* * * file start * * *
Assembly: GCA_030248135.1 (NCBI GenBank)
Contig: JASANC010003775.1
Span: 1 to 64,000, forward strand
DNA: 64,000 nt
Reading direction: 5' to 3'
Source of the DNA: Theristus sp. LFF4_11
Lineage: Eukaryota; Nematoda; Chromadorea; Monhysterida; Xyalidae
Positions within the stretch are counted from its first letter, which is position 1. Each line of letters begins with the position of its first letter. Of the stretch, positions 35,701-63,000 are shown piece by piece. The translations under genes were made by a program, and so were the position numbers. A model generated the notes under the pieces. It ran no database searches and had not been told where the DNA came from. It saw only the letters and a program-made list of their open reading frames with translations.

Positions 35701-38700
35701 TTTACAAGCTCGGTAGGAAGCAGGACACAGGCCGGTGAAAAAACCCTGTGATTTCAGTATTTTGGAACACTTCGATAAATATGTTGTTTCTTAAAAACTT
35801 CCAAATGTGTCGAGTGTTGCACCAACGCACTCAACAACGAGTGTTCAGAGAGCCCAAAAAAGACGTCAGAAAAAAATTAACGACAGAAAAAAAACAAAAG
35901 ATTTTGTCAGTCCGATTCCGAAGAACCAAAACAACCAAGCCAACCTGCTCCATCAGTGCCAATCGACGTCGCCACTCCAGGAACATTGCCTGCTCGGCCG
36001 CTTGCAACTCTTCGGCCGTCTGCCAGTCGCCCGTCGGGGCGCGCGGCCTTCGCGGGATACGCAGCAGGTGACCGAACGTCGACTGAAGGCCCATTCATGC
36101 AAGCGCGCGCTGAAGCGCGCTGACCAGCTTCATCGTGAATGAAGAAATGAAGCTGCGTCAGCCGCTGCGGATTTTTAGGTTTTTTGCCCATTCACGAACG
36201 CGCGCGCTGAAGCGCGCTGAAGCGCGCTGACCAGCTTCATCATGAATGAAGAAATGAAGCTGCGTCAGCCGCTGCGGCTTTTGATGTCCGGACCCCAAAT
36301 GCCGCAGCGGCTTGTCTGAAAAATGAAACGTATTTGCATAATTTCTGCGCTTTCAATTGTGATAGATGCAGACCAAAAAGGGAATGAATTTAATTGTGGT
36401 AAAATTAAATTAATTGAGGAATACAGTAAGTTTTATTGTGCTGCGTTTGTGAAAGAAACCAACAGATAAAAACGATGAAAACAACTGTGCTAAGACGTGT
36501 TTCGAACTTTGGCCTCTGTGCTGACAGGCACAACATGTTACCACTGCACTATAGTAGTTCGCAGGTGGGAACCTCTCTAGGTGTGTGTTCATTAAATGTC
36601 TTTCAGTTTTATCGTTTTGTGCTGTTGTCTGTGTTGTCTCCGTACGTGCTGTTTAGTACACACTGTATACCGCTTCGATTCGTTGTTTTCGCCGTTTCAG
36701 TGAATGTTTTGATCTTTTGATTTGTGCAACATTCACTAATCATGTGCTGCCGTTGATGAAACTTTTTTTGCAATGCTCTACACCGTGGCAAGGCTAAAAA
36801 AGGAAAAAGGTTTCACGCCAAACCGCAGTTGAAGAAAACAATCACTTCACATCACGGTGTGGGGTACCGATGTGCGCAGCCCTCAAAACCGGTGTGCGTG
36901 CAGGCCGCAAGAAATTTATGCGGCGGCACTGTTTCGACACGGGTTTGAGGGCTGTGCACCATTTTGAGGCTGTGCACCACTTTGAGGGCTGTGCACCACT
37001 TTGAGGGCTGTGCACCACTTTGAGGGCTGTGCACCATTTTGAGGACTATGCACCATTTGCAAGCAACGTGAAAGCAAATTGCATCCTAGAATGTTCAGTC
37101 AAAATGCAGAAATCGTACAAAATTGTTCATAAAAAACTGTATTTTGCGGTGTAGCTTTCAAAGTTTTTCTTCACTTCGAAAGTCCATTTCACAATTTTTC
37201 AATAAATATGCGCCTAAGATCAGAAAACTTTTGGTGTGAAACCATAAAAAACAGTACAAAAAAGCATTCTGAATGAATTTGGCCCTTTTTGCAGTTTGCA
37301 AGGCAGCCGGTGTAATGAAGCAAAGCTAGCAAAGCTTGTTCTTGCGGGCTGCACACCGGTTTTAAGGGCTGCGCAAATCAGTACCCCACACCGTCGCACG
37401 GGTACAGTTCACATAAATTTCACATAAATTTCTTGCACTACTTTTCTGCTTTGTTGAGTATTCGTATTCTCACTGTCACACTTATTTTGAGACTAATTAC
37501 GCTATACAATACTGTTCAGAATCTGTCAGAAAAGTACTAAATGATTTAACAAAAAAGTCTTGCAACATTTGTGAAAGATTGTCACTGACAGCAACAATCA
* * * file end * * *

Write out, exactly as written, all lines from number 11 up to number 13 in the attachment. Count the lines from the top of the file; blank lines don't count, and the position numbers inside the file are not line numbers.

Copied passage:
35801 CCAAATGTGTCGAGTGTTGCACCAACGCACTCAACAACGAGTGTTCAGAGAGCCCAAAAAAGACGTCAGAAAAAAATTAACGACAGAAAAAAAACAAAAG
35901 ATTTTGTCAGTCCGATTCCGAAGAACCAAAACAACCAAGCCAACCTGCTCCATCAGTGCCAATCGACGTCGCCACTCCAGGAACATTGCCTGCTCGGCCG
36001 CTTGCAACTCTTCGGCCGTCTGCCAGTCGCCCGTCGGGGCGCGCGGCCTTCGCGGGATACGCAGCAGGTGACCGAACGTCGACTGAAGGCCCATTCATGC